Bower Studio retrospective: 2008 - 2019

By Sophie Hill

The award-winning Bower Studio links community groups with postgraduate architecture students and staff from the University of Melbourne. For twelve years it has focused on Indigenous and remote communities to codevelop and construct a range of community buildings across Australia, Papua New Guinea and Thailand.

Working closely alongside communities has allowed the studio to address specific needs and concerns that may otherwise have been overlooked in a more conventional program. Dr David O’Brien, Senior Lecturer in Architecture and Bower Studio program creator, explains how the initiative has evolved over the last 12 years.

How did Bower Studio originate?

When I began teaching postgraduate studios I realised that there was a great deal of potential for addressing some really interesting and difficult design problems. I had just finished my PhD looking at community development in Thailand and had some ideas about how we could link our students with community groups, as well as Thai universities, and how we could examine the use of new construction materials alongside traditional ways of building to meet the new aspirations emerging from marginalised communities.

Together we completed a project which might have been a one-off, but the students and staff really enjoyed it and the community did too. We all learned a lot from undertaking a ‘live project’. The university recognised the value of the project which encouraged us to think more broadly about other possibilities. I was initially wary about testing the format in remote Australia but some really terrific Indigenous partners encouraged us forward. From this we have also worked with some fantastic communities in Papua New Guinea.

How has the program evolved over the 12 years that it has been running?

Initially, our design responses were very pragmatic. We were focused on addressing the functional needs as described by the client and from our own observations. We would respond by thinking about site, climate, shade, views and the logistics of building in remote locations which we could discuss very clearly with the client.

More recently we've built deeper understandings with some of our clients and can tackle problems in a more sophisticated way. We've dedicated more time to these clients, listening and learning, and we've been able to accommodate a lot of their stories into the designs. In many ways we are building upon our pragmatic approach to incorporate design ideas that include some of the complex narratives and symbolism shared with our team. We have gained a deeper knowledge of the histories and aspirations of the community and how this can be translated into built form.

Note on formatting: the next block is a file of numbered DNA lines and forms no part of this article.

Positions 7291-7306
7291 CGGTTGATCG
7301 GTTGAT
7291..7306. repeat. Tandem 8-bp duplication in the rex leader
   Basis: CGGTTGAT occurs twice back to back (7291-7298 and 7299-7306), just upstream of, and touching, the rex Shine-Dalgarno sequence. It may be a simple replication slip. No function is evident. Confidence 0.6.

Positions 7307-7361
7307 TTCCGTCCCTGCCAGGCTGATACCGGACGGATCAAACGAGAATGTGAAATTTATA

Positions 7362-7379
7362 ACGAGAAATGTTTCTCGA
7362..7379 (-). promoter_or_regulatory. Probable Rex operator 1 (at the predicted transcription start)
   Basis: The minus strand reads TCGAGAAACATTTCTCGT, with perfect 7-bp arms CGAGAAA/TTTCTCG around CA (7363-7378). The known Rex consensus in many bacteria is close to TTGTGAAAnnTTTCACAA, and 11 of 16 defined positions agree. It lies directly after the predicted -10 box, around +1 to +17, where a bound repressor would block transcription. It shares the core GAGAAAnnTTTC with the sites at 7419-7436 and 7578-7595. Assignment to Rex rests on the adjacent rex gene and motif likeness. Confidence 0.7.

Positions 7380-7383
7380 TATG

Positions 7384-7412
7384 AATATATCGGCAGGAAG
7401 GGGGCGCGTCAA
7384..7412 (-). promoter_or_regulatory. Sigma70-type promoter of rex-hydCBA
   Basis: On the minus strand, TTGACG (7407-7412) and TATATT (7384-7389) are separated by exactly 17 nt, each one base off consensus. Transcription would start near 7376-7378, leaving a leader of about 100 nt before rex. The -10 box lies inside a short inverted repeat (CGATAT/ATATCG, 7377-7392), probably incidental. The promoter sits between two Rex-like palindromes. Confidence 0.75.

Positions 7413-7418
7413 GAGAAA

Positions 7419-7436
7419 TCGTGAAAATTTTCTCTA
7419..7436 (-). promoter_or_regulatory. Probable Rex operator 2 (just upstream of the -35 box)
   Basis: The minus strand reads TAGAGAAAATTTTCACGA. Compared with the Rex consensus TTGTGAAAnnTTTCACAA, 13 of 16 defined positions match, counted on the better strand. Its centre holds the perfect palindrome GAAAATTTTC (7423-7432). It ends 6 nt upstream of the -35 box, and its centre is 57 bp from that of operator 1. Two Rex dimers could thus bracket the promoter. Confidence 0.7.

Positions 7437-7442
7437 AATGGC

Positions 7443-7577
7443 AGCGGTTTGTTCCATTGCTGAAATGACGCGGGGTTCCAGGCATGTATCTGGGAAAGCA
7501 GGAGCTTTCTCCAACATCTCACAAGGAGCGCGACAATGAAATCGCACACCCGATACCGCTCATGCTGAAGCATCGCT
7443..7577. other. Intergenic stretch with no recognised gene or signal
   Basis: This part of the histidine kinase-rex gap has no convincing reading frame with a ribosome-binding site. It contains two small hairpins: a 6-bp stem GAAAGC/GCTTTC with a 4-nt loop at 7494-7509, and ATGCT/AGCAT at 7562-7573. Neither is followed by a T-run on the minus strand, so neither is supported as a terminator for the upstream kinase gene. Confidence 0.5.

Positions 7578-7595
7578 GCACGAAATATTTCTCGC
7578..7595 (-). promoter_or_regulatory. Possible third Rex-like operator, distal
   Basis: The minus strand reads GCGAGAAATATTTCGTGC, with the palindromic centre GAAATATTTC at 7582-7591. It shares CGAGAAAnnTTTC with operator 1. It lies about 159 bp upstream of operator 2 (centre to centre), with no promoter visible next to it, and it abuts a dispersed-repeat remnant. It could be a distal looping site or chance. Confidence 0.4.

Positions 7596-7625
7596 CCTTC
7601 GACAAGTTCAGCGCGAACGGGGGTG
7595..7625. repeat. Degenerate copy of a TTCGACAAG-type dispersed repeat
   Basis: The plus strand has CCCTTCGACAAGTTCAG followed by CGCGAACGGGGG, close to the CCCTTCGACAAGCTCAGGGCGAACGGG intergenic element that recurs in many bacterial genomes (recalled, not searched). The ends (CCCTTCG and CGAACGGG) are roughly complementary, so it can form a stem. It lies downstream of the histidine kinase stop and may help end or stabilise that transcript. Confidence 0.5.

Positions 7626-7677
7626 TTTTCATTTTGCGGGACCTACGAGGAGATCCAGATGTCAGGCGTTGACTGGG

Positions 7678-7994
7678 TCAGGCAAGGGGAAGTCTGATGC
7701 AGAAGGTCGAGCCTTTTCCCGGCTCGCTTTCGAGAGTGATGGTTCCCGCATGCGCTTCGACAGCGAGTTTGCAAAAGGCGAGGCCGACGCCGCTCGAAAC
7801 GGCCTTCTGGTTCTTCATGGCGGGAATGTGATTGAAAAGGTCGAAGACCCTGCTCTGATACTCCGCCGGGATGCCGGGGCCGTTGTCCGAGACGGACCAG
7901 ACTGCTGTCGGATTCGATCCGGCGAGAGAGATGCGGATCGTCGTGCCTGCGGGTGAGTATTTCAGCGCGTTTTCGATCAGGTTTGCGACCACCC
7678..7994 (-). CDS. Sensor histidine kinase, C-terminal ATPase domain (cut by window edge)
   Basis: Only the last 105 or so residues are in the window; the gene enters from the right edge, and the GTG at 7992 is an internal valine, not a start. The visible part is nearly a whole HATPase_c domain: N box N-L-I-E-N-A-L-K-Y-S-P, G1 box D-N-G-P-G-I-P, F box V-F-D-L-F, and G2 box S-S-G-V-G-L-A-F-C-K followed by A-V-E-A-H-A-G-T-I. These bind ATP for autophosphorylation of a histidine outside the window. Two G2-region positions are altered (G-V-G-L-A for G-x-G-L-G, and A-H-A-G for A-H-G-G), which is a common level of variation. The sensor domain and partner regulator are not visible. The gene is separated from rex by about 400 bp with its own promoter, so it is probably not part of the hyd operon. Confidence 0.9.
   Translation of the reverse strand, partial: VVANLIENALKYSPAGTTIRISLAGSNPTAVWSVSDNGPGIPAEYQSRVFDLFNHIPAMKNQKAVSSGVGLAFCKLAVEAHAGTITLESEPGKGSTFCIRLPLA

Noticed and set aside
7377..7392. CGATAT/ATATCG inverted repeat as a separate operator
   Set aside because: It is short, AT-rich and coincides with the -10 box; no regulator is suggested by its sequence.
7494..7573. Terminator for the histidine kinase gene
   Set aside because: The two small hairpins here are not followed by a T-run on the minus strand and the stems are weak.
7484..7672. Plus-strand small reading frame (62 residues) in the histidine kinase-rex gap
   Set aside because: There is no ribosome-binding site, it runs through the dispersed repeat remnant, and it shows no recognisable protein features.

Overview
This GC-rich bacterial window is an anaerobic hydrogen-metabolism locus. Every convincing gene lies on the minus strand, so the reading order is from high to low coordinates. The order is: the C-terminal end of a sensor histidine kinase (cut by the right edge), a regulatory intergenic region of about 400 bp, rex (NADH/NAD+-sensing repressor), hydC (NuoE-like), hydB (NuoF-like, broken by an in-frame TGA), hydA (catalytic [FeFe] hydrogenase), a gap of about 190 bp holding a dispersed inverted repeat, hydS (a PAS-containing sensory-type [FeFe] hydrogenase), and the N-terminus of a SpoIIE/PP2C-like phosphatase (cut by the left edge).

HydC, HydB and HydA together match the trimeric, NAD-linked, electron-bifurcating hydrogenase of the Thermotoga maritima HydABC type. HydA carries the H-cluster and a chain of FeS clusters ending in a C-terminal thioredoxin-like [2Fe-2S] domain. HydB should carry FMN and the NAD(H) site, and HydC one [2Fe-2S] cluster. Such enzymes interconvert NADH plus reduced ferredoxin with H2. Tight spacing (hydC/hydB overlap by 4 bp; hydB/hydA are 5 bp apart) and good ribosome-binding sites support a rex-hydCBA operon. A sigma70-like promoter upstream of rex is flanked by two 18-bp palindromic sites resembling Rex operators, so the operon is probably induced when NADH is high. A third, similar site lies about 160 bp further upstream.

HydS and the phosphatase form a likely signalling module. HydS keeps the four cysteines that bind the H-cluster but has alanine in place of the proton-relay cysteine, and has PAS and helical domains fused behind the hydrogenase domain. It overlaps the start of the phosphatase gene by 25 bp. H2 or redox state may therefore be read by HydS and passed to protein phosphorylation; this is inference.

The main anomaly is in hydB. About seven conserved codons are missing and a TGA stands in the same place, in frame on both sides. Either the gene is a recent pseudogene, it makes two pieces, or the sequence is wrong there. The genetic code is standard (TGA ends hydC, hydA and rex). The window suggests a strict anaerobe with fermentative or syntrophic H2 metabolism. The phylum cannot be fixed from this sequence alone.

Participating in Bower Studio has been really fascinating, and it has taught us a lot. It has given us the confidence to ask more interesting questions and provided the communities with opportunities to feel comfortable sharing more complex answers in return. The stories behind many of the buildings are richer and the architecture more complex. The evolution of Bower Studio is very much tied to the relationships built with the communities.

What is a recent example of that type of symbolic element in a project?

The Wave Hill Walk-Off pavilions commemorate the path taken by Vincent Lingiari and 200 Indigenous stockmen and their families when they walked off the Wave Hill Cattle Station protesting against the work and pay conditions in 1966.

We enjoy working with the Gurindji people as their projects allow us a deeper level of understanding to work with. We still have to keep in mind all the pragmatic considerations, but it's a more complicated design process that we're working with now. That makes it much more challenging and enjoyable.

The Wave Hill Walk-Off pavilions commemorate the path taken by Vincent Lingiari and 200 Indigenous stockmen and their families when they walked off the Wave Hill Cattle Station protesting against the work and pay conditions in 1966.

The ‘Bower Studio Retrospective: 2008 – 2019’ exhibition held in the Dulux Gallery in September, which featured a full-scale reconstruction of a compostable toilet built by Bower Studio in PNG. Photography by James Rafferty.